are designed to acquaint SEAS students with rigorous intellectual effort in engineering and
applied science early in their academic careers. Among the courses are:
- Physics of the human body
- Introduction to computational mathematics and physics
- Engineering in medicine
- Molecular engineering and product design
- Design of buildings, bridges, and spacecraft
- Earth resources and the environment
- Introduction to electrical engineering, with laboratory in circuit design
- Engineering graphics
- Atomic-scale engineering of new materials
- Mechanical engineering:micromachines to jumbo jets
Undergraduate Research Involvement Program
At SEAS, the faculty takes an active role in research, which is funded by both private
and government sources. Faculty members view student involvement in research as
part of the educational process and actively encourage it. By becoming involved in research
programs, students develop critical skills necessary to participate in future research
endeavors. Each year, the list of research opportunities grows and the choices across all
engineering and applied science programs are numerous. Recent research opportunities
have included topics in
- nanoscience and nanotechnology
- in vivo mechanical signal transduction in bone tissue
- design and characterization of enzyme-catalyzed proton exchange membrane fuel cells
- developing high-performance durable fiber-reinforced concrete products for both architectural and structural applications
- software and hardware projects in the Columbia Robotics Lab
- prediction of flood, hurricane, and drought risk using climate forecasts
- video compression and streaming for interactive TV and Internet-based applications
- creation of novel atomic-scale magnetic materials
- design and fabrication of instrumentation for testing of MEMS devices and other micro-systems.
One of the great attractions of an undergraduate education at a research university is
the range of resources it provides, including the vast array of programs of study it
offers. SEAS currently offers fifteen majors, several disciplinary and interdisciplinary
minors, and the ability to choose either engineering or liberal arts minors.
Departments and Majors:
- Applied Physics and Applied Mathematics. Majors: Applied Physics, Applied Mathematics, Materials Science and Engineering
- Biomedical Engineering
- Chemical Engineering
- Civil Engineering. Majors: Civil Engineering, Engineering Mechanics
- Computer Science. Majors: Computer Science, Computer Engineering
- Earth and Environmental Engineering. Majors: Earth and Environmental Engineering, Materials Science and Engineering
- Electrical Engineering. Majors: Electrical Engineering. Computer Engineering.
- Industrial Engineering and Operations Research. Majors: Engineering and Management Systems, Industrial Engineering, Operations Research
- Mechanical Engineering
In response to student interest, Columbia Engineering now offers minors in several liberal arts subjects as well as the opportunity to qualify for New York State Teacher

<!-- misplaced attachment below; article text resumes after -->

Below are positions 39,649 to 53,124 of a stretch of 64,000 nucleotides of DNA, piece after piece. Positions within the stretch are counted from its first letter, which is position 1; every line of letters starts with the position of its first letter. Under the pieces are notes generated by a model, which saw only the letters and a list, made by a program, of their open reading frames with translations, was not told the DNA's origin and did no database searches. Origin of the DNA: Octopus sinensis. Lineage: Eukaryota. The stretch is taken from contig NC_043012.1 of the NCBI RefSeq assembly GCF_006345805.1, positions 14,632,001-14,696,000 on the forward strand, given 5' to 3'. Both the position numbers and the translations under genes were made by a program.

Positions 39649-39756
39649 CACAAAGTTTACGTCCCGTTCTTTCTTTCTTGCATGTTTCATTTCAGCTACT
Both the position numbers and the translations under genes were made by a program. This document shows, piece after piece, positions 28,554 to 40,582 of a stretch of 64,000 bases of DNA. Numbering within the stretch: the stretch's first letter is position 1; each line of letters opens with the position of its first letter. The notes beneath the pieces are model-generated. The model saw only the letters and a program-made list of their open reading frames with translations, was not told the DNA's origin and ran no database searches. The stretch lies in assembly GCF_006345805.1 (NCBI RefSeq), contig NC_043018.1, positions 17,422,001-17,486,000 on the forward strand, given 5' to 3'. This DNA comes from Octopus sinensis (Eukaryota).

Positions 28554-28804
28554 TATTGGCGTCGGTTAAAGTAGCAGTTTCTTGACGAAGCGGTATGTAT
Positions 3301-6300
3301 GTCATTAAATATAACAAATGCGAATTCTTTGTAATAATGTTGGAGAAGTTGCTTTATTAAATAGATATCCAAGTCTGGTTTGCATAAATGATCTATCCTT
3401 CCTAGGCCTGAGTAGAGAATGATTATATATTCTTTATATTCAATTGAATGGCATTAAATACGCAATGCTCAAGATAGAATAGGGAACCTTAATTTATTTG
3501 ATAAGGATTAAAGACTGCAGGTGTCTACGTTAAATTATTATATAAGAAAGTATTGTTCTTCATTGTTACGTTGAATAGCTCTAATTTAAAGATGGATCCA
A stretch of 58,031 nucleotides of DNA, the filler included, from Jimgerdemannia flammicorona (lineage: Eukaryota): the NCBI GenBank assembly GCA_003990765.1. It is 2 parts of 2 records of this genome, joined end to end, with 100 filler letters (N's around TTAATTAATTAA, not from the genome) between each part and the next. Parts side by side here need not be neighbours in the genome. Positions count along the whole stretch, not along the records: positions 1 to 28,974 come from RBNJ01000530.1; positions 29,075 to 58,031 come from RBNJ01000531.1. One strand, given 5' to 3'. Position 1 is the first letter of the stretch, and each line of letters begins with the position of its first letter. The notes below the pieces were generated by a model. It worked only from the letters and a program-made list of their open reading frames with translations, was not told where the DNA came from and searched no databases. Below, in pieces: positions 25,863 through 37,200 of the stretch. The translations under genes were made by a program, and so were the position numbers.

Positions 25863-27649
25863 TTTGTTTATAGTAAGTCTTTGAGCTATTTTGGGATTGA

Certification through the Barnard College Education Program. Currently, nonengineering
minors are available in the following additional areas of study: American Studies,
Architecture, Art History, Economics, Education, English and Comparative Literature,
French, French and Francophore Studies, Greek or Latin History, Music, Philosophy,
Political Science, Psychology, Religion, Sociology, and Spanish.
Admission to Columbia University’s FU Foundation, School of Engineering and Applied
Science (SEAS) is highly competitive. Either SAT or the ACT is required. Additionally, SAT
Subject Tests are required in the areas: Mathematics (either level I or II), Chemistry or
Physics, and Writing. For students taking the new SAT with writing, or the ACT with writing,
students are not required to take the SAT II Subject Writing test. In addition to the standardized examination requirements, it is expected that each applicant has had sufficient preparation in high school to maintain competitive standings while enrolled at Columbia. It
is recommended that the high school preparation courses include:
- mathematics courses including calculus
- one year of chemistry
- one year of physics
- four years of English
- three to four years of history or social science
- two to three years of a foreign language
In addition to coursework requirements, in consideration for admission to SEAS, a writ-
ten evaluation from a guidance counselor or college advisor is expected. Also expected as part
of the applicant’s file are two recommendations from teachers of academic subjects, including
one from a mathematics teacher. A personal essay is also a required part of the application.
As in most other aspects of life at Columbia, admission is based on balance. Academic
standing alone is not the only attribute used to measure a student’s potential to be a successful and integral member of SEAS. While Advanced Placement or honors placement in high
school are important factors, also weighted is the applicant’s extracurricular activities record
as well as evidence of special talent. Further, a substantive and sincere interest in engineering should be demonstrated.
Life as a student at CU was probably far different than life would have been
had I attended any other school. Before joining the CU community, I thought
college would simply be an extension of my academic career. I had visited the
atypical New York City green campus only a few times, but for some reason I
always felt comfortable and excited while on campus. Columbia has prepared
me academically and socially. Most of all, Columbia has been responsive to both
technological changes and social changes providing effective tools to approach
life with an open mind and great enthusiasm.